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    1. I'd be interested in reading it. Feel free to post a link.

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  7. As parents, it can be hard for us to lead by example, to forgive first and to love unconditionally if we are not filled with love and forgiveness ourselves. I wonder what deep hurt this dad must have in his heart, that made him feel so defensive and attacked by the fairly common rantings of a 15 year old to her own peers. I hope they both find healing.

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  8. You should look at the daughter's response to the situation here: http://www.litefm.com/cc-common/mainheadlines3.html?feed=421220&article=9744152
    I think this is a situation that is very telling about how as parents we are best equipped to know how to deal with our children and parent them, and the general public may have an opinion, but that opinion is without all of the information.

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    Replies
    1. I don't need to read her response to know the difference between right and wrong.

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  9. I agree with what you have said here and also, the fact that she was previously grounded for THREE MONTHS for something 'childish and stupid' speaks volumes! This dad is all about CONTROLLING his daughter through punishments and not trying to teach her.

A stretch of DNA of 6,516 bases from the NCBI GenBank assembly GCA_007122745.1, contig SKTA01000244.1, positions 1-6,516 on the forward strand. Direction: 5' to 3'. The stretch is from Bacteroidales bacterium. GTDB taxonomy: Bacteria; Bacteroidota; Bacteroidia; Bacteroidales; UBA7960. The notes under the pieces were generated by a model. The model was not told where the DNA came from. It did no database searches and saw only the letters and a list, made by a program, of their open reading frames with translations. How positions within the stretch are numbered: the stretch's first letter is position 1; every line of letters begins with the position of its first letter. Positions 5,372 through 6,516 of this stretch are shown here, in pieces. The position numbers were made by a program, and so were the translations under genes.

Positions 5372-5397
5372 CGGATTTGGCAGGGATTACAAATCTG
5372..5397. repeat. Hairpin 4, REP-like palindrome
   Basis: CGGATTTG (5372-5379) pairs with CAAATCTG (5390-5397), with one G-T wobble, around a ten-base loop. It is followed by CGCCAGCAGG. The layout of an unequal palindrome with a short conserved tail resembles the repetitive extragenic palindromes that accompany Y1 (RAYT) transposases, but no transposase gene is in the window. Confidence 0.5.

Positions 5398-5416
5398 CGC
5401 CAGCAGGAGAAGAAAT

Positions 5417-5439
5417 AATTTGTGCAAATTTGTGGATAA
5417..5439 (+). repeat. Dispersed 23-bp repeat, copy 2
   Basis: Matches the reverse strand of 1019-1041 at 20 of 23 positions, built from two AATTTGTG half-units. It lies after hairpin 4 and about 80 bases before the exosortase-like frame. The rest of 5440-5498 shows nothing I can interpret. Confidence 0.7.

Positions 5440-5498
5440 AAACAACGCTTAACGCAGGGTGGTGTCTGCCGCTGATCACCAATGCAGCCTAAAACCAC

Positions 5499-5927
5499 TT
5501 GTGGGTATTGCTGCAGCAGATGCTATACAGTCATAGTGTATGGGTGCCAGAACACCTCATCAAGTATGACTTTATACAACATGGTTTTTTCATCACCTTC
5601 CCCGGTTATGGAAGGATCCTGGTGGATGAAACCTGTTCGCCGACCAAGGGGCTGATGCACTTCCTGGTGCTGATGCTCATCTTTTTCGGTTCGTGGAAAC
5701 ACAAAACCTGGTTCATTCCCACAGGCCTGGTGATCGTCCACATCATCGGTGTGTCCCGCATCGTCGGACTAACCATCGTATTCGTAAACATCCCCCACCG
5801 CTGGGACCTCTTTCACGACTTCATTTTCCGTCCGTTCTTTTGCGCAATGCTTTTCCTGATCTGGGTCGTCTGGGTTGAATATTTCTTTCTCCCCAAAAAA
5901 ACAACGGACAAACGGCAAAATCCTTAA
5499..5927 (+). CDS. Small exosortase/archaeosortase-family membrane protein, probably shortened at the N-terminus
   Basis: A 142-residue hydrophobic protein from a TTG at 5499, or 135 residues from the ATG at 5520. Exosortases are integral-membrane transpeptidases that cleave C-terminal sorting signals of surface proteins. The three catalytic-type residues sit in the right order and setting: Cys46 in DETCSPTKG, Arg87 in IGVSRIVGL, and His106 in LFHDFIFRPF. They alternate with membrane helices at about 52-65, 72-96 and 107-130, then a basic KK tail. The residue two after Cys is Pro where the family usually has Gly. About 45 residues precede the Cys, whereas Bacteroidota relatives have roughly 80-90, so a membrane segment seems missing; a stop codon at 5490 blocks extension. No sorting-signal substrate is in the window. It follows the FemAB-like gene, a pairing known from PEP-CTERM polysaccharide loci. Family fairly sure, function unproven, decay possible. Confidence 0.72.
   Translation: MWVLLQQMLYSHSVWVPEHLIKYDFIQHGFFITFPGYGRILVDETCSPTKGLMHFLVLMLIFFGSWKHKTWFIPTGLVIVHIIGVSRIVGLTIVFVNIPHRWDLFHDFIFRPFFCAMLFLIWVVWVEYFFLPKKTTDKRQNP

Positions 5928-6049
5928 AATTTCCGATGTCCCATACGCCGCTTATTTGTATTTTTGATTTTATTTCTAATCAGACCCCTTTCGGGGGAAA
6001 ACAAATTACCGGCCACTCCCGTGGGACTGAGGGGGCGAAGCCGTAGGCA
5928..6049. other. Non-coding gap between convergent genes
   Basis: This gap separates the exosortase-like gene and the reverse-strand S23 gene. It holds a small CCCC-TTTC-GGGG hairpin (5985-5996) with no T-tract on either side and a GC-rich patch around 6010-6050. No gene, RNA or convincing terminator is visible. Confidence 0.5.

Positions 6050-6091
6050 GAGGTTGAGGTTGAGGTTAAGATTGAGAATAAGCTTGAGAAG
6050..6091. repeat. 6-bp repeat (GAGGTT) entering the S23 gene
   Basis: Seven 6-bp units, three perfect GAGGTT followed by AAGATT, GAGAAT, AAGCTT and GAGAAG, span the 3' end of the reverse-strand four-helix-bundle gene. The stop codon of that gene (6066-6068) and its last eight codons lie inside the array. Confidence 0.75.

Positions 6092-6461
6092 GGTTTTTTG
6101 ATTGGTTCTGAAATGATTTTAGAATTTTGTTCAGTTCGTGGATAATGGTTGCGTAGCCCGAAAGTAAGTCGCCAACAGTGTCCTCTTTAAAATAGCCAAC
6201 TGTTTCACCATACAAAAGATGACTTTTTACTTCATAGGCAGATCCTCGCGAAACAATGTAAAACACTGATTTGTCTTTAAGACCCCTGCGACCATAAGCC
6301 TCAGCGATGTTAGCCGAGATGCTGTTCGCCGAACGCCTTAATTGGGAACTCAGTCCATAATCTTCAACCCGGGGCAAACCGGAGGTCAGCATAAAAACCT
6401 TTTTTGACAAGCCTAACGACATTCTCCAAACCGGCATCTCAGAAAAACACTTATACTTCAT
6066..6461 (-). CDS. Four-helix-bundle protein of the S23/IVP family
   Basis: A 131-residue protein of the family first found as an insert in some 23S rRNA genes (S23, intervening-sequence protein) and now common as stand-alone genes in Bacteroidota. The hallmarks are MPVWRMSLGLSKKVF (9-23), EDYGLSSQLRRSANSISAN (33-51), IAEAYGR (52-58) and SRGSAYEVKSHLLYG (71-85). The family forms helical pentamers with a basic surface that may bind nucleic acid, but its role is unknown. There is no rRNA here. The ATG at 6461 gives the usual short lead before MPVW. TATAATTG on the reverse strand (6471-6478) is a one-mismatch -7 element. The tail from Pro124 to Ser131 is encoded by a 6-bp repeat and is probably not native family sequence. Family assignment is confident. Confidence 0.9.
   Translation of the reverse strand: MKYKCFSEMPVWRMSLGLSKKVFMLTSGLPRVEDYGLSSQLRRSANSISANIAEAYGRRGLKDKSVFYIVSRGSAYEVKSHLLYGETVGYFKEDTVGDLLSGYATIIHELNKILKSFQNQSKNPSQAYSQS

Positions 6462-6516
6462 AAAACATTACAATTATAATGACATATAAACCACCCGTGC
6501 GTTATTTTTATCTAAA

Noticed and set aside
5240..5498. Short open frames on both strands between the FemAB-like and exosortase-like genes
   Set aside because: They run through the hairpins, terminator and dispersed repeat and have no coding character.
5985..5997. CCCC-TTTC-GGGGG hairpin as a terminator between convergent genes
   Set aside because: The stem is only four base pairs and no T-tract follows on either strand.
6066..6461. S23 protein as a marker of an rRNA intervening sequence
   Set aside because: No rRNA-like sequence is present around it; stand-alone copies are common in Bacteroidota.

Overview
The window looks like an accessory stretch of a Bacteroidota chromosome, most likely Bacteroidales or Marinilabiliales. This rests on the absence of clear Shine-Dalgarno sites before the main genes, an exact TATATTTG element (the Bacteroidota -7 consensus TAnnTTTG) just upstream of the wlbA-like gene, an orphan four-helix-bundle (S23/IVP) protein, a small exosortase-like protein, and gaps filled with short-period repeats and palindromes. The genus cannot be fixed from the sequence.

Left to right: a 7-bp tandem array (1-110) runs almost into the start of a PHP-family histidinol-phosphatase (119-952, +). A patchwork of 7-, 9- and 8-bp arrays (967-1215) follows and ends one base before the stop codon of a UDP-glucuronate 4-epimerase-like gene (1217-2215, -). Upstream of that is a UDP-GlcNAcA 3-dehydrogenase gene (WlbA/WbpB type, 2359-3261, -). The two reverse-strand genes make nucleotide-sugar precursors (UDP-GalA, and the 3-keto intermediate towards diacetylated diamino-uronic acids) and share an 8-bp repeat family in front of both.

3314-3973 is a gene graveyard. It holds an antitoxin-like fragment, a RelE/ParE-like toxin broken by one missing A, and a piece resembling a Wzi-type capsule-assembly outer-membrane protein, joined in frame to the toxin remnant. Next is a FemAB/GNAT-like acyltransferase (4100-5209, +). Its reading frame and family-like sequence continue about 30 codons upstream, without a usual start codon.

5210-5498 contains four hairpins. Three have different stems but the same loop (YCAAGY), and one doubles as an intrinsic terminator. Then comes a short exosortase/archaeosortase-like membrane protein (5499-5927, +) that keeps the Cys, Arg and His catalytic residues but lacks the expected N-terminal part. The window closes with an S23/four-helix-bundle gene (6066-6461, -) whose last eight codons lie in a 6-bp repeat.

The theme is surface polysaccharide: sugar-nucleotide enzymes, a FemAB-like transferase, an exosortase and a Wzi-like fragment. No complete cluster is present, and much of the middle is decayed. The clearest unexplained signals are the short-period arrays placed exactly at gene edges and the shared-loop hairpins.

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    Replies
    1. Certainly, labeling behavior and extremes like grounding for long periods of time are ineffective. It didn't seem like she was given the chance to ever win. :(

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  10. how old are your children? have you GONE thru the "teenage" ungrateful, normal, adolescent period with your children yet? i'm wondering since the picture on page portrays little ones. just curious... because those little angels undergo something in between here n there many times.... can drive anyone to an extreme.

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    1. I will simply copy what I just said to someone else: I do not need to be the mother of a teenager in order to know how I would respond to one living in my home: with respect, love, and in a way that makes relationship a priority. Much like I do not have to actually be a cat owner to know that I would never kick it, throw it across a room, or starve it.

      The only thing my children's actions and behaviors drive me to do (besides lock myself in my room and cry upon occasion) is to seek out how to love them more, how to treat them with MORE respect, how to find resources for their needs.

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  11. "I would have considered everything that my child was saying. HAD I been careless? HAD I been asking him or her to do too much around the house? HAD I been doing the right thing as a parent?" Great point -- he obviously spent an incredible amount of time setting up his stunt; had he spent just a portion of that time actually thinking about the issues behind her letter...well, he still probably wouldn't have responded in the way I would hope.
    [linked to you.]